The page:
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4 hours ago, HomeAgain said:

I am so sorry!
I made ds a "chore list" this summer.  Besides his usual chores he needs to:
-practice
-create something
-play outside
-read for half an hour
Once he's done I don't care what he does (including screen time), but the two of us sat down and made lists to go with each of the requirements above.  I made a shelf of creative activities and posted the list next to it if he gets stuck finding something.  He's reading from the Mensa book list to earn a t-shirt.  We made a full list of everything acceptable to do outside.
Usually the above kills about 4 hours of his day.

I'd also maybe branch out and look for things beyond the library program.  Sometimes museums and town offices or state parks have hidden gems.  Like, we have the opportunity this Sunday to go to a 17th century Puritan church service.  Will my kids particularly enjoy it?  Nope.  Will they have something to talk about after?  Yep.  Next week we'll go on an evening hike with a park ranger.  And several places in our area take part in Free Fun Fridays, which would be nice except our triangle gets slammed by traffic so we won't be going to those.



This except our kids read/listen 2 hours a day.

Generally they'll do some bigger project with me too.

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2 hours ago, Dotwithaperiod said:

Have you been to Cass Park? Its usually crowded with kids in the summer, has pool and ice skating. Elmira has cheap roller skating and inexpensive rides at Eldridge Park if you have a couple hours to kill. Tanglewood Center is also free and should use up a couple of hours to roam around, then head to Harris Hill’s playground, that’s always full of kids when we go during the summer. Corning has a free summer program for kids, theycan go as often as they like for a few more weeks, I think it’s 10-3:00 up to age 11. Corning also has2 nice pools and ice skating. Can you just spend a couple hours at the swimming area of one of the Finger Lakes? We were there near Penn Yan and the swim area was full of happy, screaming kids.

 

 

They actually asked about Tanglewood and Harris Hill today.  Those are some of their favorite places and it’s on the to-do list next week.  The last few summers we spent a lot of time doing all those semi-local things, but I am trying to save on gas money this summer. We have the state park just two miles away with the pools and since we have the disability NY pass we’ve been making liberal use of the pools and playground.  

I know the kids are lonely.  It’s always been a problem that there just aren’t local kids around during the day here and by evening I’m heading to work or just ready for bed early. I also truthfully don’t want to be a cruise ship director.   I grew up very rurally with all my friends living a half hour drive away.  My sisters and I played together, mostly outside riding our bikes or kicking balls around or a million other things. Our backyard is in terrible shape and DH just doesn’t have the time to clean it up, so I can’t just toss the kids out back like I wish I could.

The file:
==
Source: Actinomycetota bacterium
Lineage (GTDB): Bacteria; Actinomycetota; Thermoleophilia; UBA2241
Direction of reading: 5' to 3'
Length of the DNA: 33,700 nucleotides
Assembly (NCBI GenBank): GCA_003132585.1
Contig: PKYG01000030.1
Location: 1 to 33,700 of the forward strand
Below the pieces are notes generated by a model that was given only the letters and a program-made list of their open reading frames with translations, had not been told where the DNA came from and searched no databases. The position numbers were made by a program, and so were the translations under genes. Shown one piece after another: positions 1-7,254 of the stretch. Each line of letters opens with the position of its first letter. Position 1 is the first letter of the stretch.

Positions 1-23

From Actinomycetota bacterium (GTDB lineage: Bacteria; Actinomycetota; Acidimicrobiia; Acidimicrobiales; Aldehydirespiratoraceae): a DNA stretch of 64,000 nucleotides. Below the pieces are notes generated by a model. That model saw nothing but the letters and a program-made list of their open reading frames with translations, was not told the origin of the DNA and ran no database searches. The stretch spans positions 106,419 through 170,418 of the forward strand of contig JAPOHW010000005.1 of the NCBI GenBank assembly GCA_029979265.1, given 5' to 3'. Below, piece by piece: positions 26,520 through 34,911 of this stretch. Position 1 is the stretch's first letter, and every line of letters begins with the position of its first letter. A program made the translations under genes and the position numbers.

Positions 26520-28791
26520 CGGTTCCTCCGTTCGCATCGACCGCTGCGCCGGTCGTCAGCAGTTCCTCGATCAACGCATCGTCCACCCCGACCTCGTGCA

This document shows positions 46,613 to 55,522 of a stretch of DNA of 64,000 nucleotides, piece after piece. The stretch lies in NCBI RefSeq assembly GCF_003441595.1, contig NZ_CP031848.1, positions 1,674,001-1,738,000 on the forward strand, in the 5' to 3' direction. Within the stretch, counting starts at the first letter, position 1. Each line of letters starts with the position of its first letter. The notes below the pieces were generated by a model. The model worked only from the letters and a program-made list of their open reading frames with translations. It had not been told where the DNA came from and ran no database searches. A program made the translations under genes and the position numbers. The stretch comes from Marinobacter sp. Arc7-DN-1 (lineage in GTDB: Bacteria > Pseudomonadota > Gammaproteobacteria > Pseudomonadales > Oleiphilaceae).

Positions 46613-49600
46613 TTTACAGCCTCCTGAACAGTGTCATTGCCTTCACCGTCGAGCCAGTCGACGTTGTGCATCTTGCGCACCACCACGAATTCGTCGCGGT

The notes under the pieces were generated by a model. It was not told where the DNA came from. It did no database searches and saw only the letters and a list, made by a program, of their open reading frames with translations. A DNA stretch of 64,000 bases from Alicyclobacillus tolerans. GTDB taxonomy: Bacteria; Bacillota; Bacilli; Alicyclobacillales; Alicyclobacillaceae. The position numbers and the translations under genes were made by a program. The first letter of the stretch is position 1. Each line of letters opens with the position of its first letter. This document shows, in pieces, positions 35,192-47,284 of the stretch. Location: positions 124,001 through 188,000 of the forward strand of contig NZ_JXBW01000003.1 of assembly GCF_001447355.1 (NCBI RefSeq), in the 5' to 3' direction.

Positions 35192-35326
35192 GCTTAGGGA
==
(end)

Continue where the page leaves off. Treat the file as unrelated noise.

We can’t cut out therapies. I can take a week or two off here and there, but anything more means we’re dropped and back to the bottom of the long waitlist.  I wish we could; it’s really difficult to do any of the few fun community activities I can find around the therapies.   

I generally believe that it’s good for kids to be a little bored and frustrated, but the constant bickering and complaining is going to drive me crazy.  

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Have you seen the human car wash built with PVC?  Perhaps, you could build one together.  Very simple and fun.  It disassembles for storage for the next year.  Add a kiddie pool and call it Camp Medic’s mom water park.  Even dad could “lifeguard” with a water squirrel a could of times to add a different fun to it.  

Those silicone popsicle molds are on sale in a lot of places.  Would the kids enjoy making there own? 

If you have a Michael’s near you- they have very cheap craft camps.  

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I know it's screen time, but my son will spend hours on stop motion movies with his lego guys. And I allow it because it's creative play.

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Trampoline

Pool membership

Set up a tent and/or firepit and pretend to camp. Or really camp! You can also set up a tent indoors

The first two are saving us this summer. We can't set up  a tent outside because we have a cat who will mark it.

Do you have a garage or other room that you can make very dark? My kids did that earlier this year before it got too hot. They rode around on their plasma cars with flashlights. Huge hit.